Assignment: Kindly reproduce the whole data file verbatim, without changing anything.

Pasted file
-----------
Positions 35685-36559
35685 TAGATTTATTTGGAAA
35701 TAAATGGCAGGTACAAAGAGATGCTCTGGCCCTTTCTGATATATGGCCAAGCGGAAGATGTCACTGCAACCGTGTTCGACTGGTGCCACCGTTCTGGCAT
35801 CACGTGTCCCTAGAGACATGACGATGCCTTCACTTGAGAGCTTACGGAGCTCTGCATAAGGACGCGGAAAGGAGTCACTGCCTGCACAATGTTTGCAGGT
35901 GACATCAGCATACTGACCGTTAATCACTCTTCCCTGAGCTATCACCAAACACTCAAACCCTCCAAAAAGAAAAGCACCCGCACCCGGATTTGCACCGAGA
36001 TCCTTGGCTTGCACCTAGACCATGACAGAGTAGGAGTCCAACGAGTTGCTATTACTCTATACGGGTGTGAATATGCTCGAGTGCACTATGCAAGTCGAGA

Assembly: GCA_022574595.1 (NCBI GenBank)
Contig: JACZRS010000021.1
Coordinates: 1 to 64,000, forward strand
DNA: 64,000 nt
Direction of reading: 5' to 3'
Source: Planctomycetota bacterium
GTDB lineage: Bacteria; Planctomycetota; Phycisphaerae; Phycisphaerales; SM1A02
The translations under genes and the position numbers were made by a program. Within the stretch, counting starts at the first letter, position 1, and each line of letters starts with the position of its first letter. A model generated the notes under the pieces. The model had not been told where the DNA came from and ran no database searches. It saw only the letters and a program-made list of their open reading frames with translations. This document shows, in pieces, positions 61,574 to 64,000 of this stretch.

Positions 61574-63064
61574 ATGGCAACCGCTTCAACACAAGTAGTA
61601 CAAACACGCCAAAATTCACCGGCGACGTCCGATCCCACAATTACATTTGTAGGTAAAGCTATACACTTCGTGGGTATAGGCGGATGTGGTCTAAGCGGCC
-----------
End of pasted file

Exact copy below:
Positions 35685-36559
35685 TAGATTTATTTGGAAA
35701 TAAATGGCAGGTACAAAGAGATGCTCTGGCCCTTTCTGATATATGGCCAAGCGGAAGATGTCACTGCAACCGTGTTCGACTGGTGCCACCGTTCTGGCAT
35801 CACGTGTCCCTAGAGACATGACGATGCCTTCACTTGAGAGCTTACGGAGCTCTGCATAAGGACGCGGAAAGGAGTCACTGCCTGCACAATGTTTGCAGGT
35901 GACATCAGCATACTGACCGTTAATCACTCTTCCCTGAGCTATCACCAAACACTCAAACCCTCCAAAAAGAAAAGCACCCGCACCCGGATTTGCACCGAGA
36001 TCCTTGGCTTGCACCTAGACCATGACAGAGTAGGAGTCCAACGAGTTGCTATTACTCTATACGGGTGTGAATATGCTCGAGTGCACTATGCAAGTCGAGA

Assembly: GCA_022574595.1 (NCBI GenBank)
Contig: JACZRS010000021.1
Coordinates: 1 to 64,000, forward strand
DNA: 64,000 nt
Direction of reading: 5' to 3'
Source: Planctomycetota bacterium
GTDB lineage: Bacteria; Planctomycetota; Phycisphaerae; Phycisphaerales; SM1A02
The translations under genes and the position numbers were made by a program. Within the stretch, counting starts at the first letter, position 1, and each line of letters starts with the position of its first letter. A model generated the notes under the pieces. The model had not been told where the DNA came from and ran no database searches. It saw only the letters and a program-made list of their open reading frames with translations. This document shows, in pieces, positions 61,574 to 64,000 of this stretch.

Positions 61574-63064
61574 ATGGCAACCGCTTCAACACAAGTAGTA
61601 CAAACACGCCAAAATTCACCGGCGACGTCCGATCCCACAATTACATTTGTAGGTAAAGCTATACACTTCGTGGGTATAGGCGGATGTGGTCTAAGCGGCC